As a person ages, the tissues tend to begin to sag and droop. If this sagging is severe enough, it can interfere with your vision. It is like a wearing a hat, when the upper part of your visual field is blocked by brim. Only instead of the brim of the had blocking your view, it is the tissues of your brows and upper eyelids. As the tissues sag, you have to work harder and harder to raise your eyebrows and open your eyes to see the upper half of your visual field. If the condition blocks more than 15 degrees of your upper your visual field, surgery may be required to remove excess tissues and to return the tissues to their original position. Common surgeries for this purpose are the brow lift and the blepharoplasty.
As the brow begins to lower with age, it can push down tissues over the eyes and obscure the upper visual fields. To restore the brow to its normal position, incisions are made at the hair line or in the scalp. Excess tissue is removed and the brow is elevated and re-suspended.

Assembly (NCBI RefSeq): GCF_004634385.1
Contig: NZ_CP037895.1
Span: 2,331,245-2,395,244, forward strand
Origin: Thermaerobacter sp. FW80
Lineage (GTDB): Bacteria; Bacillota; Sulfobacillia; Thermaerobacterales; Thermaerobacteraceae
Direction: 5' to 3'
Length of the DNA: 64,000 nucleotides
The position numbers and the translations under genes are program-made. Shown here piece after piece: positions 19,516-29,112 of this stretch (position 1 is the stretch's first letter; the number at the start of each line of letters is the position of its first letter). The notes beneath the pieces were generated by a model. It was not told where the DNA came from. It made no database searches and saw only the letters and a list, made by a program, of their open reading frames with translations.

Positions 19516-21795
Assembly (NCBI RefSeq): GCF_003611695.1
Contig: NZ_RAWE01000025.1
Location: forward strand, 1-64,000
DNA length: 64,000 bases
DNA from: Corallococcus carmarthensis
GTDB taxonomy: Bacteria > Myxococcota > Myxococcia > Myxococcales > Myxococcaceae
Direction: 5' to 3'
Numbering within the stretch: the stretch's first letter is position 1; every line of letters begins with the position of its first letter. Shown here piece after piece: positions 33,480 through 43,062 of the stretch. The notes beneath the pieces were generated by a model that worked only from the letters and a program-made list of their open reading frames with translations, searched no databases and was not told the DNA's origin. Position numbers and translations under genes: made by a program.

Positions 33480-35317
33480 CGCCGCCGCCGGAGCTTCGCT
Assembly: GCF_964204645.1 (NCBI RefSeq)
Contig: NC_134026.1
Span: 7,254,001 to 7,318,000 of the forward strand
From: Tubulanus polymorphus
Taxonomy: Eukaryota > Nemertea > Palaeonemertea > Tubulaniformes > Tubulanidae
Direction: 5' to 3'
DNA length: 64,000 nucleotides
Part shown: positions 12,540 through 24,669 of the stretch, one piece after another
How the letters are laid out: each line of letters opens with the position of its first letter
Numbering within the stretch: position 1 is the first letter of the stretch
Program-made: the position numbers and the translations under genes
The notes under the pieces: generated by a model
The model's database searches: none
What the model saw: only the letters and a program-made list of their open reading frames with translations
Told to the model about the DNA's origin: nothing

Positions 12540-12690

The upper visual fields can also be blocked by the tissues of the upper eyelid. Sometimes this is because there is excess tissue, but another cause can be from a separation of the muscle that elevates the upper eyelid. If it is simply an excess of tissue, trimming away of the excess tissues in a blepharoplasty can be done. If the problem is with the upper eyelid muscle, a levator muscle advancement will need to be performed. Sometimes both conditions are present, and both procedures need to be performed at the same time.
If you are experiencing upper visual field loss, a plastic surgery evaluation can determine where the problem lies, and how best to correct it.